Staunton, June 10 – The International Federation for Human Rights has released a 95-page report entitled “Russia: Crimes Against History” in which it charges Moscow with suppressing the truth and promoting myths in order to generate support for the Kremlin’s authoritarian rule.
The report, available in Russian at fidh.org/IMG/pdf/web_ru_crimes_against_history.pdfsova-center.ru/misuse/discussions/2021/06/d44381/ and rfi.fr/ru/россия/20210611-россия-правозащитники-доклад-власти-преступления-против-истории-укрепление-авторитаризма).
“Our report,” Ilya Nuzov, head of the Federation’s Eastern Europe and Central Asian Department and a co-author of the study, says, “is the first complex analysis of the problem of the manipulation of historical memory in Russia from the point of view of law in the area of human rights.”
He notes that the Federation has used the concept “crimes against history” that had been proposed and developed by Antoon De Baets of the University of Groningen to describe efforts by governments to control the historical narrative both by restricting research and publications and by insisting on a single narrative for their populations.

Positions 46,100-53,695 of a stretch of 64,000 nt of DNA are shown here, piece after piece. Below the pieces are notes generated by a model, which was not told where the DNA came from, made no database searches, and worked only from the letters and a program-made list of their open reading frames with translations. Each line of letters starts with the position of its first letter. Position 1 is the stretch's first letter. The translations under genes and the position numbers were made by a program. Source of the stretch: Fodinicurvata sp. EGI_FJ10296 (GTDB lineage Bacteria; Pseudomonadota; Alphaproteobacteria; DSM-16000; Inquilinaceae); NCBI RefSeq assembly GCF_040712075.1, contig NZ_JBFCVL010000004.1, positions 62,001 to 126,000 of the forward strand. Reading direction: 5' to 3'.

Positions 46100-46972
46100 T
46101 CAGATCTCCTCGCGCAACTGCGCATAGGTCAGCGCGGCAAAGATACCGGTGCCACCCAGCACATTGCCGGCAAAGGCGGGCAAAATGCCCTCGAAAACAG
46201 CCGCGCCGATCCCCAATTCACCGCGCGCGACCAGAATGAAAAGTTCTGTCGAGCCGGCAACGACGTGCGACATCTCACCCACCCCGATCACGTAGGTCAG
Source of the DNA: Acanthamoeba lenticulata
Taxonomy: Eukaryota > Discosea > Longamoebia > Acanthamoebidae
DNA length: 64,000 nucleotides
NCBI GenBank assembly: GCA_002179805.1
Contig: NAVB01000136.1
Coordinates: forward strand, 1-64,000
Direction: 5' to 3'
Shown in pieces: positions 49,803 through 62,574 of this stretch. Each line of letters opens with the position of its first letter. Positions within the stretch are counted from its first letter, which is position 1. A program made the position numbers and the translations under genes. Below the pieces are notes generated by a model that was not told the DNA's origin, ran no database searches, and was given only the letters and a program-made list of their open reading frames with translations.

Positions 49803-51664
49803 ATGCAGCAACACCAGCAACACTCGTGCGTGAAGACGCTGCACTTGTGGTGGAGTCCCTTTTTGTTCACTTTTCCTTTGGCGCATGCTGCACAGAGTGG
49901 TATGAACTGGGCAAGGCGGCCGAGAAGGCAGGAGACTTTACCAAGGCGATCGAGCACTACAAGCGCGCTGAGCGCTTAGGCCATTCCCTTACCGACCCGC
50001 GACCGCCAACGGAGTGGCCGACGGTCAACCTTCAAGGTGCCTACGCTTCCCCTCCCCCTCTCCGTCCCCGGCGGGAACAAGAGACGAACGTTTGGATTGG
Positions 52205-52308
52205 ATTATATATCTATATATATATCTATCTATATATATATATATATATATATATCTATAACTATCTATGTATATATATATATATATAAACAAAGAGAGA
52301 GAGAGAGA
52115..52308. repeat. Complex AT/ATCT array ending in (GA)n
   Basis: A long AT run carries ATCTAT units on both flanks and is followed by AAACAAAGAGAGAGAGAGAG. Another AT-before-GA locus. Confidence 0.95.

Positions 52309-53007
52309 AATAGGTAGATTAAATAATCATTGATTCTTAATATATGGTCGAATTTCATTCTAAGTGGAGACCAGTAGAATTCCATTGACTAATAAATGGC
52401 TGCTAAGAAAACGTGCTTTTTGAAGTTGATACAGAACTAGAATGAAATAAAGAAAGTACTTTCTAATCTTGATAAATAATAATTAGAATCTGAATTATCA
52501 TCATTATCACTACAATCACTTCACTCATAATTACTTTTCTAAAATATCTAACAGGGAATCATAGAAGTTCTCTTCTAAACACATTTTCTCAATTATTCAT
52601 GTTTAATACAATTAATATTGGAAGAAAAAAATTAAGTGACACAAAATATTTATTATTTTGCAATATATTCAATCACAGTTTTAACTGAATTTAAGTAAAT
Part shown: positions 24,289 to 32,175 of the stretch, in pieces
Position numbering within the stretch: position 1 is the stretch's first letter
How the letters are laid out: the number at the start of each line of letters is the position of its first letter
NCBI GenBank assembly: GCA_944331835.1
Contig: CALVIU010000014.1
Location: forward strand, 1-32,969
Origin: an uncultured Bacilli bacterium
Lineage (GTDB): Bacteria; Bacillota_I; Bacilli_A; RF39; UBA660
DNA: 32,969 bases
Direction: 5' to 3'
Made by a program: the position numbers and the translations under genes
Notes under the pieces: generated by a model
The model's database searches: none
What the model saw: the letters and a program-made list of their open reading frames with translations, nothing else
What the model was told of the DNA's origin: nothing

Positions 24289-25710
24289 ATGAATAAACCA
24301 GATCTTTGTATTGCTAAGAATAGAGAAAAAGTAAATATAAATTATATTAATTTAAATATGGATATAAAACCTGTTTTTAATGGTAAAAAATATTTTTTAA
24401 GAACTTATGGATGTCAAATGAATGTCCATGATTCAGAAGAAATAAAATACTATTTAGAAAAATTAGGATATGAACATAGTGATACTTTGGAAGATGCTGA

“In a normal democratic society,” Nuzov says, “the state must not have a monopoly on the construction of collective memory. If it does, then this is a good indicator that something is not right in society; and this is exactly what we observe in Russia today.”
Some in the West mistakenly view Russia’s law against the rehabilitation of Nazism and West European laws prohibiting the denial of the Holocaust as similar. “On paper, they are,” the researcher says. But in fact, “European laws defend the victims of repression while the Russian law bans ‘the slandering of the state.’”
A law of the latter type, Nuzov concludes, “almost automatically violates freedom of speech.”